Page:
Typesetting math in LaTeX

Learn how to typeset and align equations, matrices and fractions in LaTeX. An overview of basic math features.


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There are two major modes of typesetting math in LaTeX one is embedding the math directly into your text by encapsulating your formula in dollar signs and the other is using a predefined math environment. You can follow along and try the code in the sandbox below. I also prepared a quick reference of math symbols.

Using inline math - embed formulas in your text

To make use of the inline math feature, simply write your text and if you need to typeset a single math symbol or formula, surround it with dollar signs:

...
This formula $f(x) = x^2$ is an example.
...

Output equation: $\text{This formula }f(x) = x^2\text{ is an example.}$

The equation and align environment

The most useful math envorinments are the equation environment for typesetting single equationsand the align environment for multiple equations and automatic alignment:

\documentclass{article}

\usepackage{amsmath}

\begin{document}

\begin{equation*}
  1 + 2 = 3 
\end{equation*}

\begin{equation*}
  1 = 3 - 2
\end{equation*}

\begin{align*}
  1 + 2 &= 3\\
  1 &= 3 - 2
\end{align*}

\end{document}

Output Equation:
$\begin{equation}1 + 2 = 3\end{equation}$
$\begin{equation}1 = 3 - 2\end{equation}$

Output Align:
$\begin{align} 1 + 2 & = 3\\ 1 & = 3 - 2 \end{align}$

The align environment will align the equations at the ampersand &. Single equations have to be seperated by a linebreak \\. There is no alignment when using the simple equation environment. Furthermore it is not even possible to enter two equations in that environment, it will result in a compilation error. The asterisk (e.g. equation*) only indicates, that I don't want the equations to be numbered.

Fractions and more

LaTeX is capable of displaying any mathematical notation. It's possible to typeset integrals, fractions and more. Every command has a specific syntax to use. I will demonstrate some of the most common LaTeX math features:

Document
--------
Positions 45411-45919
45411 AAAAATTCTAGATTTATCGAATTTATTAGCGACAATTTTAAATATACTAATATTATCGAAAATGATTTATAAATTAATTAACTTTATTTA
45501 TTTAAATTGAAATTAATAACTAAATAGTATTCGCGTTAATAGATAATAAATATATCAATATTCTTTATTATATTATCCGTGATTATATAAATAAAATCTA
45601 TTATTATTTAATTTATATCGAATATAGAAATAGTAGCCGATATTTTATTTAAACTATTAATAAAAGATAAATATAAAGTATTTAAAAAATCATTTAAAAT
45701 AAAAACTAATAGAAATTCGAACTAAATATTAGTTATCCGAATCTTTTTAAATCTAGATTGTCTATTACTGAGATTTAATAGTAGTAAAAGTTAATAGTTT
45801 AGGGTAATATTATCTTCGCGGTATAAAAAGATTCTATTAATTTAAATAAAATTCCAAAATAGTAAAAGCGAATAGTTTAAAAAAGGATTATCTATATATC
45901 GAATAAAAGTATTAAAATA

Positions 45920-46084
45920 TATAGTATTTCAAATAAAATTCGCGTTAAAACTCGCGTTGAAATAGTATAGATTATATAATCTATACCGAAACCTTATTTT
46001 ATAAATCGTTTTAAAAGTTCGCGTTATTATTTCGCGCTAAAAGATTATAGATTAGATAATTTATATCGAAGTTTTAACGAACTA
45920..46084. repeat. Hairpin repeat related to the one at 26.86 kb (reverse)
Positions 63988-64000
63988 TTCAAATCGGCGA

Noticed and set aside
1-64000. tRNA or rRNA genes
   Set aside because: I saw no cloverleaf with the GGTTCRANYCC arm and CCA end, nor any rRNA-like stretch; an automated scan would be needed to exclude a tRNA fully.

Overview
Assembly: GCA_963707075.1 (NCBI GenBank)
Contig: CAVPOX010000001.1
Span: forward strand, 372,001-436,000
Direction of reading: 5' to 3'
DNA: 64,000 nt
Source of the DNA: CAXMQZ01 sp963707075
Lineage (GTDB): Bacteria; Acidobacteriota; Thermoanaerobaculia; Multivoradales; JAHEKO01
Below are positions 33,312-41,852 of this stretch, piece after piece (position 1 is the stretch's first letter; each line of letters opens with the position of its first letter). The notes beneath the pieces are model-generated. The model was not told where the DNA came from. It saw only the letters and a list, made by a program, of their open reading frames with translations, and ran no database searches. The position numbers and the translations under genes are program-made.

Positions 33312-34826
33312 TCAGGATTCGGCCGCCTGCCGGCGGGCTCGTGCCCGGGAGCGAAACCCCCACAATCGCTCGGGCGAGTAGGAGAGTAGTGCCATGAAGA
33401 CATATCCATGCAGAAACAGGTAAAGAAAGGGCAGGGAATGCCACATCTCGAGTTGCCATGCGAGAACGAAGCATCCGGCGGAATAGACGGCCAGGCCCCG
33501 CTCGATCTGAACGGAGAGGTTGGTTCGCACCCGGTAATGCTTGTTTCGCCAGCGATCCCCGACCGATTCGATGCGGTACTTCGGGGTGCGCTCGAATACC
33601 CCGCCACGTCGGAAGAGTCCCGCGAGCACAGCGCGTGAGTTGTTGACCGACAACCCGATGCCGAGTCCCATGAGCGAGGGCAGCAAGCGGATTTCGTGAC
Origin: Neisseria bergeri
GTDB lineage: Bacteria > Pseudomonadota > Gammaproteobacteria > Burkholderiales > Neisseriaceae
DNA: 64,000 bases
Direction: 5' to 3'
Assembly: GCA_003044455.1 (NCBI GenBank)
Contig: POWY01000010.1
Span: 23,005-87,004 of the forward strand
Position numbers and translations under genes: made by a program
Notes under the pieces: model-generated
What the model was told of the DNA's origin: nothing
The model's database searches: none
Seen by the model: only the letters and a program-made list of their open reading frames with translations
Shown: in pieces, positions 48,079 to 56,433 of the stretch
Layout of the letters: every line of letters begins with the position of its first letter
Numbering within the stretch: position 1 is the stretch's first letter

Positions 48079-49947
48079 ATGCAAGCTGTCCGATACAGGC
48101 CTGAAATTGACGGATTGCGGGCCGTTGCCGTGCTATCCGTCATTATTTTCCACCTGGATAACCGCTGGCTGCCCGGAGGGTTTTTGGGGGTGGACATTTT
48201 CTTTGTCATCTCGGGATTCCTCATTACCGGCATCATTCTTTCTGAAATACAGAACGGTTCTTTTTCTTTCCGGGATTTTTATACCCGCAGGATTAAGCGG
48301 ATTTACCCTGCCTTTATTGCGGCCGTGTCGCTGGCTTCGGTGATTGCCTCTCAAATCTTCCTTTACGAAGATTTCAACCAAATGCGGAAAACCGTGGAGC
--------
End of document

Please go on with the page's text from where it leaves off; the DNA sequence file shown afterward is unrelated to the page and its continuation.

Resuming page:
\documentclass{article}

\usepackage{amsmath}

\begin{document}

\begin{align*}
  f(x) &= x^2\\
  g(x) &= \frac{1}{x}\\
  F(x) &= \int^a_b \frac{1}{3}x^3
\end{align*}

\end{document}

Output:
$\begin{align*} f(x) &= x^2\\ g(x) &= \frac{1}{x}\\ F(x) &= \int^a_b \frac{1}{3}x^3 \end{align*}$

It is also possible to combine various commands to create more sophisticated expressions such as:

\frac{1}{\sqrt{x}}

Output: $\frac{1}{\sqrt{x}}$

The more complex the expression, the more error prone this is, it's important to take care of opening and closing the braces {}. It can take a long time to debug such errors. The Lyx program offers a great formula editor, which can ease this work a bit. Personally, I write all code by hand though, since it's faster than messing around with the formula editor.

Matrices

Furthermore it's possible to display matrices in LaTeX. There is a special matrix environment for this purpose, please keep in mind that the matrices only work within math environments as described above:

\begin{matrix}
1 & 0\\
0 & 1
\end{matrix}

Output: $\begin{matrix} 1 & 0\\ 0 & 1 \end{matrix}$

Brackets in math mode - Scaling

To surround the matrix by brackets, it's necessary to use special statements, because the plain [ ] symbols do not scale as the matrix grows. The following code will result in wrong brackets:

[
\begin{matrix}
1 & 0\\
0 & 1
\end{matrix}
]

Output: $[ \begin{matrix} 1 & 0\\ 0 & 1 \end{matrix} ]$

To scale them up, we must use the following code:

\left[
\begin{matrix}
1 & 0\\
0 & 1
\end{matrix}
\right]

Output: $ \left[ \begin{matrix} 1 & 0\\ 0 & 1 \end{matrix} \right] $

This does also work for parentheses and braces and is not limited to matrices. It can be used to scale for fractions and other expressions as well:

\left(\frac{1}{\sqrt{x}}\right)

Output: $\left(\frac{1}{\sqrt{x}}\right)$

Summary

  • LaTeX is a powerful tool to typeset math
  • Embed formulas in your text by surrounding them with dollar signs $
  • The equation environment is used to typeset one formula
  • The align environment will align formulas at the ampersand & symbol
  • Single formulas must be seperated with two backslashes \\
  • Use the matrix environment to typeset matrices
  • Scale parentheses with \left( \right) automatically
  • All mathematical expressions have a unique command with unique syntax
  • Notable examples are:
    • \int^a_b for integral symbol
    • \frac{u}{v} for fractions
    • \sqrt{x} for square roots
  • Characters for the greek alphabet and other mathematical symbols such as \lambda

Next Lesson: Lesson 5

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